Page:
The Delaware Attorney General cannot oppose state agencies which decline public records requests, even when they do so in violation of the law. The News Journal sought salary information for employees of the Delaware Psychiatric Center. The Department of Health and Social Services denied the request, then the newspaper appealed to the Attorney General, who declined to take enforcement action.
The Delaware Psychiatric Center is an agency of state government and so the Department of Justice is precluded by statute from investigating any violations of the Freedom of Information Act alleged to have been committed by the Delaware Psychiatric Center.
Search by name, city, zip code, county or offender status. Perhaps the kinks aren’t worked out, but I couldn’t get search results by any criteria. You can also map offenders, but only if you know the street address and zip code. Here’s what the database covers.
The CMVOY registry contains individuals convicted of specific crimes in which the victim was a minor, but the crime was not sexually motivated. The crimes – as defined by HB 4193, signed by Governor Blagojevich on June 27, 2006 – include kidnapping, aggravated kidnapping, unlawful restraint, aggravated unlawful restraint, and any attempt to commit any of these offenses when the victim is under 18 years of age and when the defendant is not a parent of the victim. Other offenses include forcible detention, child abduction or murder when the victim was a person under 18 years of age and the defendant was at least 17 years of age.
A Santa Clara County, California Superior Court judged has ordered the county to make its GIS property parcel mapping database available to the public at minimal cost. The California First Amendment Coalition took the county to court, upending the government’s myriad excuses for keeping the map data out of public reach. Reported by AP
A new Texas Administrative Rule institutes a prohibition in the recording of personal information by notary publics.
There’s been much debate in legislatures and government administration about which public records should be sealed. The Texas legislature is considering whether to withhold search warrant affidavits for 60 days from public view. The Nevada Legislature failed to set guidelines or restrict judges from sealing court records and now the state Supreme Court may establish its own requirements.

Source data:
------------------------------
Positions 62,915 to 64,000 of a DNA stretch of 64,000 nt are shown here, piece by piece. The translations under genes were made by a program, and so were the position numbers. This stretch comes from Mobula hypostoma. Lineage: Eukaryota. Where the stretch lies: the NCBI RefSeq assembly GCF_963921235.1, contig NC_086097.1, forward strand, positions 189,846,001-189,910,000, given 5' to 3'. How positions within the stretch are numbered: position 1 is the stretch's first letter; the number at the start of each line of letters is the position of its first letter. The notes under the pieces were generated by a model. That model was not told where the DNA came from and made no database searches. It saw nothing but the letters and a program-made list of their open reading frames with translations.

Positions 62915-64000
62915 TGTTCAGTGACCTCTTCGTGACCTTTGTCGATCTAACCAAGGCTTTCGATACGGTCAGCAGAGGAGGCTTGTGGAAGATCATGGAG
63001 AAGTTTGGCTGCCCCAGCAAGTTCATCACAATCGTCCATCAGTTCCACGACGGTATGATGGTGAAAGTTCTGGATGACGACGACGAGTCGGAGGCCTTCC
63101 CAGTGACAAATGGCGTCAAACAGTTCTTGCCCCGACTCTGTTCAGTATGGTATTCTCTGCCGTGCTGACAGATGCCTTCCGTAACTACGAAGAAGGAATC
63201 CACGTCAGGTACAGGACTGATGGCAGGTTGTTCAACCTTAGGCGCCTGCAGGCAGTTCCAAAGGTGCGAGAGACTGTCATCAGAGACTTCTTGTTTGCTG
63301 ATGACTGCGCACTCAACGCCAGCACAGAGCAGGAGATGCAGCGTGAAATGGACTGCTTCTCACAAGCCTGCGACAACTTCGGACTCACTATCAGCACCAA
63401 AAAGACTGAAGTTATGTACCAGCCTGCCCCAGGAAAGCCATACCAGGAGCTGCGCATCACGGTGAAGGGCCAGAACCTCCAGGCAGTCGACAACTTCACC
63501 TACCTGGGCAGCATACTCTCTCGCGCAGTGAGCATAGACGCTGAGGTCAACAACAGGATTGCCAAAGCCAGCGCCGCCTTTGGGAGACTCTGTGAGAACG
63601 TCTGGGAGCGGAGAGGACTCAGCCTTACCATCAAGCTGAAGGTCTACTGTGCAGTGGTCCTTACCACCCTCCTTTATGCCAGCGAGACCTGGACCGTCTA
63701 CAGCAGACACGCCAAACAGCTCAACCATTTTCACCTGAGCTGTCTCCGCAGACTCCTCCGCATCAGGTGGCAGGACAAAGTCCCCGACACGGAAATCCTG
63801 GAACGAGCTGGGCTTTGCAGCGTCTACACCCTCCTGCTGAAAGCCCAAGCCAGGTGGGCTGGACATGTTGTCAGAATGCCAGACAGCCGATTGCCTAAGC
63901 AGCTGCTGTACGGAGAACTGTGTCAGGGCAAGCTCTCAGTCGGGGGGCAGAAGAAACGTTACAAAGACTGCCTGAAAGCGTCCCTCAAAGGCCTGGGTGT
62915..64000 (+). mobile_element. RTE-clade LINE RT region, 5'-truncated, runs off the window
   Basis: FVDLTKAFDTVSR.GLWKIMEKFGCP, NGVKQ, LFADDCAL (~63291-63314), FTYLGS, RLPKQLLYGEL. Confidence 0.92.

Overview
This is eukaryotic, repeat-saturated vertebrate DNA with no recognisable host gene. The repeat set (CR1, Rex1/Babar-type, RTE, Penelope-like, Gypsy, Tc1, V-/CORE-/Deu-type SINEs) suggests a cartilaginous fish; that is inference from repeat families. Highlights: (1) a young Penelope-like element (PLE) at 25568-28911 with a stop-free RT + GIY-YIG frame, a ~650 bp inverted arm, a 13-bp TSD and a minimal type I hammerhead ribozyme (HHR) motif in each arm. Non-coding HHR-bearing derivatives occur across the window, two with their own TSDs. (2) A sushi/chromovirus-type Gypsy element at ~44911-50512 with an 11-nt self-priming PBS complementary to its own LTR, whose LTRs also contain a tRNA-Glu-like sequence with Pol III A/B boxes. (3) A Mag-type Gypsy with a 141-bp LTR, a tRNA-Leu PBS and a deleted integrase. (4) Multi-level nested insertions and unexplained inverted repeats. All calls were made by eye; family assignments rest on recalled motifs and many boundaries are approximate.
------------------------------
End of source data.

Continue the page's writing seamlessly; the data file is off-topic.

Iowa State regulatory boards that license professionals such as doctors, nurses, dentists and psychologists will be required to release the record of formal charges against medical professionals that stem from patient complaints.
Gifts, investments, outside income, business relationships and other economic interests of top public agency employees and elected officials of San Bernardino County, California are now posted online in a database. Search by filer name, filing date, position or department name. San Bernardino is the first California county to put these records online, according to a report in the Riverside Press-Enterprise.
The Statement of Economic Interests, California Fair Political Practices Form 700, is filed each year with the government official’s home county, or with the state Fair Political Practices Commission for state elected officers, legislators, judges and court commissioners, and members of the state boards and commissions.
The San Bernardino County filings begin with 2006; the home addresses are redacted from the forms.
Maryland law now allows people arrested but not charged to expunge their police records.
The Nevada Senate is considering AB600, which has passed the Assembly, a bill that will allow people to redact their personal identifying information from public records which they previously filed. The last 4 digits of the Social Security number are not personal information and will be allowed on public records. The 4 number identifier will be required on judgments.
The Idaho state Supreme Court ruled that emails sent between county employees are public records.
Even though federal law makes certain student records confidential that does not prevent the public release of redacted student disciplinary records, according to a decision by the Montana Supreme Court.